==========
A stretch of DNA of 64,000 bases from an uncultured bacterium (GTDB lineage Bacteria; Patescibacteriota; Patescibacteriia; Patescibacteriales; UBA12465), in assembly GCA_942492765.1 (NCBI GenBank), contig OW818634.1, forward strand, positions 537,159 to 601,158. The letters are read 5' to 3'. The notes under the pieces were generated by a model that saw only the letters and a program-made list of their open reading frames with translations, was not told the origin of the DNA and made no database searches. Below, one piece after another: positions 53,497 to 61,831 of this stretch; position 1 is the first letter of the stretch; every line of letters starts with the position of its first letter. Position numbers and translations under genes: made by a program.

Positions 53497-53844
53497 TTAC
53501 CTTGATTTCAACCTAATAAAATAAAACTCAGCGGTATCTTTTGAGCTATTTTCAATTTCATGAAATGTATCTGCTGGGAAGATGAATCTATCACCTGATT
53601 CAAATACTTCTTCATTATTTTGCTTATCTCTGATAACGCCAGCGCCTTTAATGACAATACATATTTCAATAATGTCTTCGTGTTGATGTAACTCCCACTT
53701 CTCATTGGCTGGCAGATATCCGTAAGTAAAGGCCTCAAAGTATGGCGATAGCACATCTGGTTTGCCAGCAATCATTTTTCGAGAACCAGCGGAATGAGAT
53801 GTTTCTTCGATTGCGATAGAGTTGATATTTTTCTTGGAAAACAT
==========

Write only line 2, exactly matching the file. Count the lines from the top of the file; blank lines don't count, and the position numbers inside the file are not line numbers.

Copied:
Positions 53497-53844